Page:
NDSU Extension Service
Q: Buffalograss is
invading my lawn. There are some fairly large patches so the yard resembles
a patch-work quilt. Would a severe power raking allow for the introduction
of bluegrass or fescue? Currently the buffalograss is just starting to
show signs of growth. (Mott, N.D.)
A: Power raking
will encourage buffalograss growth. If possible, advertise that you
have buffalograss available. Have them cut it out with a sod cutter.
I'm almost certain that, in your part of the country, there will be
some takers. They can cut it into plugs and plant it on their property.
Seed where the buffalograss was and begin using cultural practices that
encourage a cool-season grass to grow.
Q: I’m sending
you an article on Zoysia grass. Are you familiar with it? It sounds too
good to be true. Also, is there any liquid spray for crabgrass? I have
about four acres to mow so it’s not economical to use a granular.
If I use Post over tree roots, will it kill the tree? (Browns Valley,
A: It happens every
year without fail that, when the Zoysia ad appears in the paper, I get
inquiries about growing it in our region. If I knew when the ad was
coming out, I would take one opposite to it and say, “Don’t
believe it - it is too good to be true!” Zoysia is a warm-season
grass that does well in transition zones such as Missouri, Kansas and
Nebraska. It greens up when the temperatures are dependably above 70
and goes dormant (turns brown) when temperatures go below 40. Even in
areas where it thrives, it takes a long time to establish. Once established
it is a good lawn surface and in some cases, used on golf courses. For
crabgrass control, try to find a product containing fenoxaprop-p-ethyl
such as Acclaim. There are several on the market, and they are definitely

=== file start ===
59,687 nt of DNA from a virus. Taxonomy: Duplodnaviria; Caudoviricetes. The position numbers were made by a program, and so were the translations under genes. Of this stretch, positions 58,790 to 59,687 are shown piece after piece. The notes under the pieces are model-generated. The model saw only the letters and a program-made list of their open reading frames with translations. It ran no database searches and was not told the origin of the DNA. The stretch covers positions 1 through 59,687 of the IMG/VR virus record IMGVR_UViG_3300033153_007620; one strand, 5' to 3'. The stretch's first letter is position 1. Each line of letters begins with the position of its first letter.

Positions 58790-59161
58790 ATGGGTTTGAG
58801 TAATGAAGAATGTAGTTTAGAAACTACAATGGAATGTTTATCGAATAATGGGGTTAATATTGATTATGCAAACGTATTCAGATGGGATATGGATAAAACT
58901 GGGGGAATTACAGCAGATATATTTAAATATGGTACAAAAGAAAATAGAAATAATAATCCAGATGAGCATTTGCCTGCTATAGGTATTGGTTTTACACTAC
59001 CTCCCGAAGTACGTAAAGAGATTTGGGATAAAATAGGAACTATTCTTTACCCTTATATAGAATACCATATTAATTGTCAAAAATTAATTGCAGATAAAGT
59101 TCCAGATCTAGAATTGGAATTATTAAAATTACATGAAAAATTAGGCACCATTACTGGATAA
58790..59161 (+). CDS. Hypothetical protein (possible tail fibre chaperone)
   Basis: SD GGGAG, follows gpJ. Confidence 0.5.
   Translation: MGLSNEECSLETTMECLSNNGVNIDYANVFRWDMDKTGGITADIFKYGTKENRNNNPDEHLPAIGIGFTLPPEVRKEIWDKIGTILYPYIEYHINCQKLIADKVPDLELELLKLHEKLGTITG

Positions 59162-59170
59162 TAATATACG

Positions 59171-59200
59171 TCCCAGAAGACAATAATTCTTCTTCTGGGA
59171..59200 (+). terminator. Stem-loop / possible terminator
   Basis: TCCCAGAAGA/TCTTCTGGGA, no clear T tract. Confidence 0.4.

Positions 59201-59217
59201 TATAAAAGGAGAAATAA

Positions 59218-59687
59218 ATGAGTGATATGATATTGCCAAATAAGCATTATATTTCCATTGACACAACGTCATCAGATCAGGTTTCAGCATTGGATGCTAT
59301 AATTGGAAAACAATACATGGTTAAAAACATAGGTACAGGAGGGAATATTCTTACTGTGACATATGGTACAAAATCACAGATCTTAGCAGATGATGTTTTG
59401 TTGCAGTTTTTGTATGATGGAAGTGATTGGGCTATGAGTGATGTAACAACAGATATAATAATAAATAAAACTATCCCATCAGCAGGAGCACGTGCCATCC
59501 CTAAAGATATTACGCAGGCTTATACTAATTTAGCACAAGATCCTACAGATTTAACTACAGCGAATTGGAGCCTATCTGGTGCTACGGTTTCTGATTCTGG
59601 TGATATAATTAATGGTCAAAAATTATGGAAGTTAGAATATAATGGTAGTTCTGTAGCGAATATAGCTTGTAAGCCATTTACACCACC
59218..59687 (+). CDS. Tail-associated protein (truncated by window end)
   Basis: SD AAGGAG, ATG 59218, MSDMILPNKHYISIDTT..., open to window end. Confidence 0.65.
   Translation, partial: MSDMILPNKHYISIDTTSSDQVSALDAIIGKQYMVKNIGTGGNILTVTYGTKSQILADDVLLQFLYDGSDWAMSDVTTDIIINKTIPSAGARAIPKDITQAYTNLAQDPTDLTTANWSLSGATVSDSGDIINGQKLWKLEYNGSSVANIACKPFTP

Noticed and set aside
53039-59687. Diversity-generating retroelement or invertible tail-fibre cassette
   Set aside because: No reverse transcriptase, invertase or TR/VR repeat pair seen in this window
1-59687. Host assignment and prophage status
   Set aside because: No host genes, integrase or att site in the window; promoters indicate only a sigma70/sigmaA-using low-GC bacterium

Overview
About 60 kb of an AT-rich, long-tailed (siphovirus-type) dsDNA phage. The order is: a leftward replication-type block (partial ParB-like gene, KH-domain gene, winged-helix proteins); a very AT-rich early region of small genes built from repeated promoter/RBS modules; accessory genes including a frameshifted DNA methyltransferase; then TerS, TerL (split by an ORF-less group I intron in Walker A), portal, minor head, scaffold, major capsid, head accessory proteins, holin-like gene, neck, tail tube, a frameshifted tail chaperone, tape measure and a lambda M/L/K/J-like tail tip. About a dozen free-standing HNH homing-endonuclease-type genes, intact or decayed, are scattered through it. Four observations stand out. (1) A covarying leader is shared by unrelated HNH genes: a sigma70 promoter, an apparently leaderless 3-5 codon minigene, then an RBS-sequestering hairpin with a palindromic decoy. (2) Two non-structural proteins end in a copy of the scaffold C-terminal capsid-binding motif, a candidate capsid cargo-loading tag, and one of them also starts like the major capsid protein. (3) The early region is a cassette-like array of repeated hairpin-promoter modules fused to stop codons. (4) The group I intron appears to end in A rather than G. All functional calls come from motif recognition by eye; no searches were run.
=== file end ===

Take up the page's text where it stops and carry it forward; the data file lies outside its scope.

less expensive than granular material.
Q: We have four or
five houses in our development that have automatic sprinklers. The rest
of us water with hoses. When it gets hot in the summer, we run short of
water in our supply tank. We have to water on even or odd number days
according to our house numbers. How much water is needed for a lawn to
maintain a green color? How much water should a lawn receive per week?
What is the minimum? How long should an automatic sprinkler run to get
the right amount of water on the lawn? We have some people that want a
green lawn no matter what and they will use however much water they want
to keep a green lawn. (Mandan, N.D.)
A: Forget the odd
or even watering. Instead, water as needed. I know that probably will
not get approved, but on an odd or even basis, people figure they have
the right to water even if it’s not needed. As a sweeping generalization,
lawn sprinkler systems will deliver one inch per hour using a fixed
spray. With the rotaries that are used on larger areas, anywhere from
1/4 to 2/5 inch per hour is delivered. To figure out what one inch of
water is, calculate it on an acre-inch basis, which is 27,152 gallons.
If a 10,000 square foot lawn is being watered, that is approximately
23 percent of an acre, so 23 percent of 27,152 is 6,245 gallons of water
needed to apply one inch to 10,000 square feet. A Kentucky bluegrass
lawn, if it is not over-fertilized, and is mowed at the optimal height,